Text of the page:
for waiting, watching and sleeping
The concept of Mediterranean living brings to mind many images – olive groves, orange blossom, a certain style of shutters. For me it is also now embodied in the white plastic chair. This inherently second-rate and usually battered looking article is ubiquitous in Lebanon. Too cheap to bother about it being pilfered, it sits on uneven pavements, on balconies, outside tiny stores, on building sites.
It speaks volumes about a climate for outside living, where people sit on the balcony and watch their neighbours instead of TV soap operas. It comes into its own during the periods of intense inertia prescribed by the heat of a summer afternoon.
The plastic chair plays a key role in the esteemed Lebanese activity of waiting. Shopkeepers waiting outside to tell you not to park on the two metre stretch of road outside their shop (they’re saving it for customers); traffic police, bored of signalling, waiting for their colleagues to relieve them; guards watching over building sites, idly playing cards, waiting for the high-rise to be completed to then move their young family on into the ground floor of another skeleton tower; soldiers languidly draped at checkpoints and on street corners waiting for something – anything – to happen, waiting for a war. Read the rest of this entry »
There are many beautiful sights in Lebanon, from the rugged Qadisha valley, with reclusive monasteries nestled in its steep sides, to the glistening cascades of mineral deposits in Jeita Caves. But the sights which best capture the essence of Lebanon are those found walking in the street.
shisha boy on coffee break
Every Friday, inspired by the daily hit of façades and architectural detail provided by Beirut Pursuit and the Window on Wednesday sequence by Sietske in Beiroet, a new street view will go on online featuring life at street-level. My regular posts will usually appear on Mondays.
For many, dealing with authorities in another country, in another language, with a whole new set of rules is more than a little daunting. While the third world may seem to have far fewer rules and regulations, jumping through hoops of red tape can be that much more difficult when the red tape in question is decidedly blurry around the edges, as I found while extracting nationality papers from a personally reticent local mukhtar and when I had a run-in with a cop on the make.
This is the fourth Blogsherpa blog carnival in which Lonely Planet’s favourite bloggers relate their rubber stamp tales from around the world. This selection of stories shows how wanderlust triumphs over not only red tape but also beadledom, border disputes and mobs.
What happens when you get stuck in the middle of a Venn diagram where the ellipses are not allowed to overlap? A Lady in London writes about travelling from Jordan to Syria and keeping tabs on her cab driver to preclude an unexpected stop-off in Iraq. Read the rest of this entry »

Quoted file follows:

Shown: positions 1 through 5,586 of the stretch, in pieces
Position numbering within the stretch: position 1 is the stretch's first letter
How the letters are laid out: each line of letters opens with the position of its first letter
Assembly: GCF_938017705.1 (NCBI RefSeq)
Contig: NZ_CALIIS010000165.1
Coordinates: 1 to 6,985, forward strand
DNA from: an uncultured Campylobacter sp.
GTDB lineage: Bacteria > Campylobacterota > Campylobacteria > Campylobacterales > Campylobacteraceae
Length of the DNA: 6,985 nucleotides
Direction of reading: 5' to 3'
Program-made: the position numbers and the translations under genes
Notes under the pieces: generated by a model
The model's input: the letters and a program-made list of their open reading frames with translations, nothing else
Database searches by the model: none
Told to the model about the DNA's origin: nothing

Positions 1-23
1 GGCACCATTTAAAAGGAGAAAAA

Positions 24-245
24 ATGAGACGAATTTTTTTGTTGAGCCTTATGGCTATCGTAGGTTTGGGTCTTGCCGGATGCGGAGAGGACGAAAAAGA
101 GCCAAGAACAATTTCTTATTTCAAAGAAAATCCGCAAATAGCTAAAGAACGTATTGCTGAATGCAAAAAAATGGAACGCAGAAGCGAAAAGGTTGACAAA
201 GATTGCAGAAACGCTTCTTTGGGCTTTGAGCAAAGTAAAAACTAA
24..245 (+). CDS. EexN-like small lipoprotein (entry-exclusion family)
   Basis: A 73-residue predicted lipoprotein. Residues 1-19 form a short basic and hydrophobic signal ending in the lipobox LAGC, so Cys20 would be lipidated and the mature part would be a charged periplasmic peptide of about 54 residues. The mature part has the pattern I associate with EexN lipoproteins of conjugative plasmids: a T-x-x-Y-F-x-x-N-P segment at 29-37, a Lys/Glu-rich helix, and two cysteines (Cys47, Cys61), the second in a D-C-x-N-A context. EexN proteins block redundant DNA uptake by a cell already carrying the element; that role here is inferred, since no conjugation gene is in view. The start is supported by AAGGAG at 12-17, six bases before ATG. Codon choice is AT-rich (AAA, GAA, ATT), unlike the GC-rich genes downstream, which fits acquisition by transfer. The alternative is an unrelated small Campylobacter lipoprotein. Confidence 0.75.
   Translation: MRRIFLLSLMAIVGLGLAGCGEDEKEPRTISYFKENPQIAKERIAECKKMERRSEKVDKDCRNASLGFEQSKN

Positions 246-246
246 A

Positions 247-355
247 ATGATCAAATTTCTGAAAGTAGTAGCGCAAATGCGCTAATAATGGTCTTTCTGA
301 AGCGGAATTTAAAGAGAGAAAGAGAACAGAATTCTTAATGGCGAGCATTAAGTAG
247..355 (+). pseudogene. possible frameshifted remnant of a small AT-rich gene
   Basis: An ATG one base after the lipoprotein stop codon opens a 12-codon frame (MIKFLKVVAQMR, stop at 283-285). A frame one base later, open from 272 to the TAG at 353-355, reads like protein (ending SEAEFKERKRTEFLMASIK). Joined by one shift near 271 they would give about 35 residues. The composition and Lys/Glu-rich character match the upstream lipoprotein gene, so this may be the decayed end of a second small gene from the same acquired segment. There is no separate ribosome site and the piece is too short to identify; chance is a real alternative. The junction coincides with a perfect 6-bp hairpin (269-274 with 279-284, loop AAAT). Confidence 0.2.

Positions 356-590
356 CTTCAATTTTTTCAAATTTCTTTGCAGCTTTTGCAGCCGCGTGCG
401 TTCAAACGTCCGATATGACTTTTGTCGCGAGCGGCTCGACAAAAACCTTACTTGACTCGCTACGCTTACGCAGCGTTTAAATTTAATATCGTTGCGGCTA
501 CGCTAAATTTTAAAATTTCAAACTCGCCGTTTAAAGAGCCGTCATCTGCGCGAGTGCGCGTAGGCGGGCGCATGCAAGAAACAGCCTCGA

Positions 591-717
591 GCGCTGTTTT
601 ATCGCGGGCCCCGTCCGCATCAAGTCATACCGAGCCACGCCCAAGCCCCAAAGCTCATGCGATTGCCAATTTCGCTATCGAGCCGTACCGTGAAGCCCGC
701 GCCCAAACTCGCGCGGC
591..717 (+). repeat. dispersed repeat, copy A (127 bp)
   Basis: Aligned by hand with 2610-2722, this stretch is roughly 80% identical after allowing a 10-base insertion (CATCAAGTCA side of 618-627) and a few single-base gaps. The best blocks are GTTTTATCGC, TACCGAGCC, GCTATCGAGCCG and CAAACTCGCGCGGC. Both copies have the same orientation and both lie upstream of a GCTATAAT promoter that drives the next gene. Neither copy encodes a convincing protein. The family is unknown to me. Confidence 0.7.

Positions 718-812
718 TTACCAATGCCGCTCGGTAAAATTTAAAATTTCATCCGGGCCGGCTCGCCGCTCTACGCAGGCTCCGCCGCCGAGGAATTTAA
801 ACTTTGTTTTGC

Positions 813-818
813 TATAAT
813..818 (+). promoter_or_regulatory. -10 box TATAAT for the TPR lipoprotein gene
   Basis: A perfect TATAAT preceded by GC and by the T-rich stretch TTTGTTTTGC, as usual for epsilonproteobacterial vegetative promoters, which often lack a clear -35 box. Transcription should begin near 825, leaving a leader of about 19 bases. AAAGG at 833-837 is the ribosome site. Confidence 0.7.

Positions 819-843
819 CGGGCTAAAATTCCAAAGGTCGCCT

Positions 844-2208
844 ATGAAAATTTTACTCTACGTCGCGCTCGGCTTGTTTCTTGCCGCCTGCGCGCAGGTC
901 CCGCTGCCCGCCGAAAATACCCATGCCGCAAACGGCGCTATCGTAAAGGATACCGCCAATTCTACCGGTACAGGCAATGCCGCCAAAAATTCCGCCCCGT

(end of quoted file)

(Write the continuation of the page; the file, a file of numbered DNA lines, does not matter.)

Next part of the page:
mostly delightful jordanian police
Leaving Petra for Aqaba, we eased onto the almost empty main road south, after the King’s Highway and the Desert Highway merge, and were immediately pulled over by two Jordanian policemen. We reached for our passports and prepared ourselves for another of the frequent, polite checks and chit chat we had been experiencing all around the Dead Sea area and near the Israeli-Palestinian border.
Approaching the passenger window, one of the cops in mirrored sunglasses asked for our car papers. We were handing them over when the second cop began to bang insistently on the driver’s window. We lowered it hastily. “Driving licence”, he spat out. We obliged and he took it into custody. “You could have caused a disaster,” he declared. We were taken aback to say the least. “You didn’t stop before turning. Could have had disaster accident.”
Given the snail’s pace at which we Read the rest of this entry »
local resident appropriates public square to support Germany
So 32 nations are preparing for a blast, but what do you do when your team won’t be playing? Lebanon didn’t qualify to enter the World Cup this year. In fact, it never has. But since April, an exuberant fervour has been surging steadily towards a crescendo. This scrap of a country is not going to be done out of a chance to jump on a bandwagon, wave flags, chant in the street and act like its all a matter of life and death – when, for once in Lebanon, it isn’t.
Of course, if your own colours aren’t out there then you have to go for second best. I still remember the 1998 final when Brixton, London, watched fairly unmoved as France beat Brazil in its only win to date. The house of the Malagasy family next-door nearly left the ground and the next day their little shop was closed, and on the window was scrawled the simple explanation, “We won”.
So Madagascar, which has also never qualified, will be routing for France again as a former colony, and you might think Lebanon would have similar sympathies with its former protectorate power. But in reality you see relatively little support for France, when you consider that the national flag used to be the tricolore plus a cedar. Read the rest of this entry »